Members of the District 5 Environmental Commission took testimony on 3 of the 10 Act 250 review criteria for True North Wilderness Program (True North) this week.

 

True North is seeking state permits to operate a wilderness therapy program on a 650-acre parcel of land located between the Big Basin Trust Lands and the Phen Basin in Fayston. The company is seeking permits for 12 permanent campsites, each with two yurts and a composting toilet, a variety of support buildings and permission to camp throughout the parcel during the spring, summer and fall. True North works with teenagers and young adults and wants permission for a maximum of 42 students and 14 counselors to be on the land year round.

The District 5 Commission met at the Fayston Town Offices on September 27 to take testimony on criteria 5—impact of traffic from the project; criteria 9K—the effect of the project on public investments—in this case on the public recreation easement that runs with the 650-acre Lathrop parcel; and Criteria 10—conformance with the regional and Town Plan.

True North owners Madhuri and Tyler Maves were represented by their attorney, engineer and consultants. The Fayston Citizens Group, a local group with concerns about the project, was present to participate in the hearings. Representatives of the Big Basin Trust were also at the hearing.

True North attorney Rebecca Boucher asked Madhuri Maves about the traffic that the project will generate and Maves reported that it would result in 13 to 45 round trips per day at maximum capacity. Engineer Don Marsh compared those trips with daily trips on Center and North Fayston Roads that were calculated over a three-day period in 2009. Center Fayston, he said saw an average of 330 trips per day and North Fayston, an average of 198 per day.

True North’s contribution to that traffic, estimated at 23 round trips on each road, would be minimal, he said.

Liz Levey, speaking on behalf of the Fayston Citizens’ Group and also as an abutter, said the impact of True North traffic should be considered on the Bassett Hill/Center Fayston Road intersection because it is narrow and dangerous and well used by pedestrians, horseback riders, cyclists and hikers. Marge Keough offered testimony as a mountain biker who uses the area extensively, noting that it is highly used as a recreational corridor.

David Garten also testified. He lives at the bottom of Dana Hill Road in Waitsfield. True North currently operates at the top of Dana Hill Road and uses that Class 4 road for access when students and staff do not hike in from Tucker Hill Road.

Garten noted that True North’s Waitsfield operation is for 24 students, not the projected 42 for the Fayston operation.

“There are only three full-time residences on this road. I’m at one end and True North is at the other. Since True North began operating on Dana Hill, there has been more traffic on my road in the last two years than in the previous 27 years that I’ve lived here. My experience on the property has completely changed. Now every day a car that I don’t know goes by, or I wake up hearing a car honking or tires spinning. My response has been to accept it. But with this project proposed for this neighborhood, I think the traffic will have a major impact on the character of this neighborhood and I think the traffic study that looked at Center and North Fayston Roads was irrelevant. I think the Fayston Citizens’ Group was right to ask for a traffic study of this area, this intersection on this micro-neighborhood. This project will represent fundamental change,” Garten said.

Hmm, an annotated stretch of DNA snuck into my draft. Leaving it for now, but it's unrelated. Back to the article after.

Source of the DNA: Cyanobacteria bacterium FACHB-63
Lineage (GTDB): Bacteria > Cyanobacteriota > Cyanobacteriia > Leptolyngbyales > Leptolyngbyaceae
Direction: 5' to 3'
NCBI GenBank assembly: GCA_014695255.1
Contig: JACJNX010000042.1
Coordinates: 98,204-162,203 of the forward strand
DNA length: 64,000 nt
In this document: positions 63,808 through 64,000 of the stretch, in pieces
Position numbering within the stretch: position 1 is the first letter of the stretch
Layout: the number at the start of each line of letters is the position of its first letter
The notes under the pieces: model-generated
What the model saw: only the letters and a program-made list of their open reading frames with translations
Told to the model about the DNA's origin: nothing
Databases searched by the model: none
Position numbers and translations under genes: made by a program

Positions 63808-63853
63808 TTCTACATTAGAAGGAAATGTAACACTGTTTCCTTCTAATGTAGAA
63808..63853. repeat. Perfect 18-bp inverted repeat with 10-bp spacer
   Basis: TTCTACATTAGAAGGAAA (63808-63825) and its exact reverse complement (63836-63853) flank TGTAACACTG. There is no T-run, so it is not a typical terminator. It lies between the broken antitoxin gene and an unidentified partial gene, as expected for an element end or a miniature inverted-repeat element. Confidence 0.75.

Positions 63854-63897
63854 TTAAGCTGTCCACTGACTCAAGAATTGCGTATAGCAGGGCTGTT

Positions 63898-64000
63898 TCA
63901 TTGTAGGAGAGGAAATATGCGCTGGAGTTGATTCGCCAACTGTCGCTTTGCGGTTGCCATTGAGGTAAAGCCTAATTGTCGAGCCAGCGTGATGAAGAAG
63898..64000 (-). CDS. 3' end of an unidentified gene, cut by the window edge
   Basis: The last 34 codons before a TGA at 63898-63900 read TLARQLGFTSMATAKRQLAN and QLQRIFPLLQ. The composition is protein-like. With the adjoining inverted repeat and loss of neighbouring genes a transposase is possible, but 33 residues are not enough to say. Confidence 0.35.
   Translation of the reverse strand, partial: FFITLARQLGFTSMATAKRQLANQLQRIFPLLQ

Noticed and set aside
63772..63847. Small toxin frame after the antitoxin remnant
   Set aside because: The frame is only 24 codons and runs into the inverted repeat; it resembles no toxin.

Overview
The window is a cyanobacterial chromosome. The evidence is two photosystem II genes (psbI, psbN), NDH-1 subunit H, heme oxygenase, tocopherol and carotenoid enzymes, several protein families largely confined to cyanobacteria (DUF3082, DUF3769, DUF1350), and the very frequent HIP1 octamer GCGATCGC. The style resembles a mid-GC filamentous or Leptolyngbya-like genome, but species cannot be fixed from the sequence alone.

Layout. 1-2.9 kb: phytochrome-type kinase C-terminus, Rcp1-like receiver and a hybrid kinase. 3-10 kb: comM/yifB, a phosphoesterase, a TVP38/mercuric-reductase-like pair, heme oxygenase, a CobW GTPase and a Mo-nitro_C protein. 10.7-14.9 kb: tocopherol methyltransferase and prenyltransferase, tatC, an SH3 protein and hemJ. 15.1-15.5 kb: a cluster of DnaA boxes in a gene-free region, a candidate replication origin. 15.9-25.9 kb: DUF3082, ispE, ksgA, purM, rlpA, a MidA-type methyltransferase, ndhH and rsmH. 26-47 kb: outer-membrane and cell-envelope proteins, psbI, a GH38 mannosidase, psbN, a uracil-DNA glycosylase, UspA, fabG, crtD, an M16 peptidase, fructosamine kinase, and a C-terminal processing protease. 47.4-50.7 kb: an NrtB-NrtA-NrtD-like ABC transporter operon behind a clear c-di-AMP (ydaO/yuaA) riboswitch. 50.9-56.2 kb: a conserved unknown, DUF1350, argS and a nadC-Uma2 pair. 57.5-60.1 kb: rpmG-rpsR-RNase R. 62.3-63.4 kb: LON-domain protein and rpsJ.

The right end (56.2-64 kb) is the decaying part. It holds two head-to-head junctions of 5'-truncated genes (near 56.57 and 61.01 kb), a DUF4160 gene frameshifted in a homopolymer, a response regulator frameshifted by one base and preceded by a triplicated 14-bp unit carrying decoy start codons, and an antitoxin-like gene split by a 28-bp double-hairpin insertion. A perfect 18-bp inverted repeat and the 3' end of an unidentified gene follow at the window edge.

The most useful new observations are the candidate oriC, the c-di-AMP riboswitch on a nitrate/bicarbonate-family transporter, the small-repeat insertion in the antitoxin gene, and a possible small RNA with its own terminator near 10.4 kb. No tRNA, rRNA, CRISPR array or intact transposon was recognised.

Carl Johnston, chair of the commission, thanked Garten for his testimony but noted that under criteria 5, character of the area is not a consideration. Character of the area, he said, was considered under the aesthetics criteria.

The commission moved on to consider criteria 9K and the applicants presented consultant Mark Cain who provided a written summary of how True North’s proposed use was compatible with the public easement. Maves also explained that the Vermont Department of Forest, Parks and Recreation has provided a letter stating that True North’s proposed uses were not incompatible with the existing public recreation easement on the Lathrop parcel.

Levey raised several issues regarding the easement and True North’s proposed uses. She said that the easement prohibits signage and True North’s application calls for posting signs around the campsites to create zones of exclusion for True North students. She presented testimony by local hunter Don Byrd who said that hunting in the extreme deep woods of the Lathrop parcel would be impacted by the presence of campers moving throughout the tract 365 days a year. Citizens Group member Freddie Graves told the commission that state and federal regulations specifically prohibit firing a gun on a school ground—which could be problematic for True North’s state designation as a school.

Finally, Levey said that the easement specifically restricts the use of motorized vehicles to logging and forestry uses. True North proposes using ATV and snowmobiles to re-provision camping groups, moving staff and supplies.

The District 5 Commissioners took no testimony on Criteria 10—conformance with regional and local plans—noting that they would listen to arguments (written) from both sides but would be using Fayston’s Town Plan to make their determination. The commission is recessed until another hearing to cover the remaining Act 250 review criteria.

 

 

 

 

{loadnavigation}